Business Highlights

AP News
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Posted: Feb 08, 2017 5:47 PM

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Trump criticism of Nordstrom raises conflict concern

NEW YORK (AP) — President Donald Trump's criticism that Nordstrom treated his daughter "so unfairly" has raised concerns. The chain announced last week that it would stop selling Ivanka Trump's clothing and accessory line, based on the sales performance of the brand. Though he has tweeted in the past about companies such as Boeing and Carrier, ethics experts saw the fact that this was about a business run by his daughter raising conflict-of-interest concerns and even carrying an implicit threat.

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Carbon tax push from former GOP officials faces uphill slog

WASHINGTON (AP) — A push by a group of Republican statesmen for a tax on carbon to help combat the effects of climate change is already meeting entrenched opposition from their own party. Former Secretary of State Jim Baker went to the White House on Wednesday in an effort to gain Trump administration support for the plan, which would place a new tax on oil, natural gas and coal and then use the proceeds to provide quarterly dividends to American taxpayers.

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Retail group: Sales to grow 3.7 percent to 4.2 percent

NEW YORK (AP) — The nation's largest retail trade group is predicting that annual retail sales will increase between 3.7 percent and 4.2 percent this year. The National Retail Federation, the nation's largest retail trade group, released it outlook Wednesday, which compares to last year's figure of 3.75 percent. The figure excludes sales from automobiles, gasoline and restaurants.

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Puzder says he'd quit CEO if confirmed as labor secretary

WASHINGTON (AP) — Andrew Puzder says he would avoid conflicts of interest as President Donald Trump's secretary of labor by resigning as executive of a fast food empire, selling off his holdings and recusing himself from government decisions in which he knows he has a financial interest. A copy of Puzder's government ethics filings were obtained Wednesday by The Associated Press.

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Whole Foods' sales decline again, grocer cuts forecast

NEW YORK (AP) — Whole Foods is cutting its sales forecast after another quarter of declining sales at established locations. The company has been working on trimming costs and launching an offshoot chain focused on lower costs and convenience.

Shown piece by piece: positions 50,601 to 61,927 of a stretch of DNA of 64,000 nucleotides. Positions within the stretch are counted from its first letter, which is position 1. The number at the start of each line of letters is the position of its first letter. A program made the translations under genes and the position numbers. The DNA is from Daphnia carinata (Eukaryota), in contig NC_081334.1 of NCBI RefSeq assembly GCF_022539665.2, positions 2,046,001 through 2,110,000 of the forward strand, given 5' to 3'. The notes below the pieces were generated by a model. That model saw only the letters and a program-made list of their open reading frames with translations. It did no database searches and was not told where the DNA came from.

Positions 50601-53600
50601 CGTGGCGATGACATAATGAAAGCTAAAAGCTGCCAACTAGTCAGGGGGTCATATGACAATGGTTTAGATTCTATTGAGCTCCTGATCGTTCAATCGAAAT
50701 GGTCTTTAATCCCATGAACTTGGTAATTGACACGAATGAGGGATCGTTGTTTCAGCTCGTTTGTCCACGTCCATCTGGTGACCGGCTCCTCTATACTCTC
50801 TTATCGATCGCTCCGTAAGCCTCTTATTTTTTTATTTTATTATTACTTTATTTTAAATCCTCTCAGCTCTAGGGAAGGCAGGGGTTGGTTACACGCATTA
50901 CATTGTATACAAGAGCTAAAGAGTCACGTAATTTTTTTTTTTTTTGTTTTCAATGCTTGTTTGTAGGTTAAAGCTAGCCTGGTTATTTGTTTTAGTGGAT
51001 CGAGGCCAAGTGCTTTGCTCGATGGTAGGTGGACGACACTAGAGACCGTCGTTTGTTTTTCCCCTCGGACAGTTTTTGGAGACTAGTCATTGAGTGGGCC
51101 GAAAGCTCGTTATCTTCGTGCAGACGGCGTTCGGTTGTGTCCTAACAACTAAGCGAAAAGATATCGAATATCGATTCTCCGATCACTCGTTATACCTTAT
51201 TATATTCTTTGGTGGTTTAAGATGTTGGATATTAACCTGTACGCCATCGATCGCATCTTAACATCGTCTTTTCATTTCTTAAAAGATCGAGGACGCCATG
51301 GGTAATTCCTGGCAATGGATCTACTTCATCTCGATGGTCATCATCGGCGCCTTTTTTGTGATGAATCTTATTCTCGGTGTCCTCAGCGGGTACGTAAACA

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New Nasdaq record on mixed day for US stocks as oil rebounds

NEW YORK (AP) — Utilities, real estate and other high-dividend-paying companies lead U.S. stocks mostly higher, pushing the Nasdaq composite to an all-time high for the second day in a row. The gains in stocks that pay big dividends came as bond yields fell, making those traditional safe-haven companies more attractive to investors seeking income. Banks and other financial stocks were the market's biggest laggards.

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Trump is 2nd president to tout unfinished Intel factory

WASHINGTON (AP) — President Donald Trump is pointing to Intel's plan to invest $7 billion in an Arizona factory as a win for his economic agenda. It's also a reminder that not all corporate commitments come to fruition. Trump was the second president to celebrate the computer chip maker's attempts to expand its domestic production at the unfinished facility.

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Tourism industry debating impact of Trump travel ban

NEW YORK (AP) — President Donald Trump's travel ban is not only being debated in the courts, it's also being debated by the travel industry. Many experts remain bullish about prospects for international tourism in the U.S., despite a strong dollar that makes the U.S. expensive for some visitors. But others worry that Trump's order banning travelers from seven countries may scare off tourists from elsewhere around the world. An op-ed piece in the Toronto Star even encouraged Canadians to boycott U.S. vacations.

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Trump administration weighs health insurance 'stabilization'

WASHINGTON (AP) — The Trump administration and congressional Republicans are looking at how to stabilize wobbly health insurance markets for nearly 20 million people buying their own policies. Government and industry officials say the goal is to soothe jittery insurance companies that could bolt next year and reassure consumers. That would buy time for more ambitious GOP attempts to reshape health care.

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The Dow Jones industrial average fell 35.95 points, or 0.2 percent, to 20,054.34. The Standard & Poor's 500 index rose 1.59 points, or 0.1 percent, to 2,294.67. The Nasdaq composite added 8.24 points, or 0.2 percent, to 5,682.45.

Benchmark U.S. crude rose 17 cents, or 0.3 percent, to close at $52.34 a barrel in New York. Brent crude, the benchmark for international oil prices, climbed 7 cents, or 0.1 percent, to close at $55.12 a barrel in London. In other energy futures trading, wholesale gasoline rose 7 cents, or 4.4 percent, to $1.55 a gallon, while heating oil added 1 cent to $1.64 a gallon. Natural gas futures were little changed at $3.13 per 1,000 cubic feet.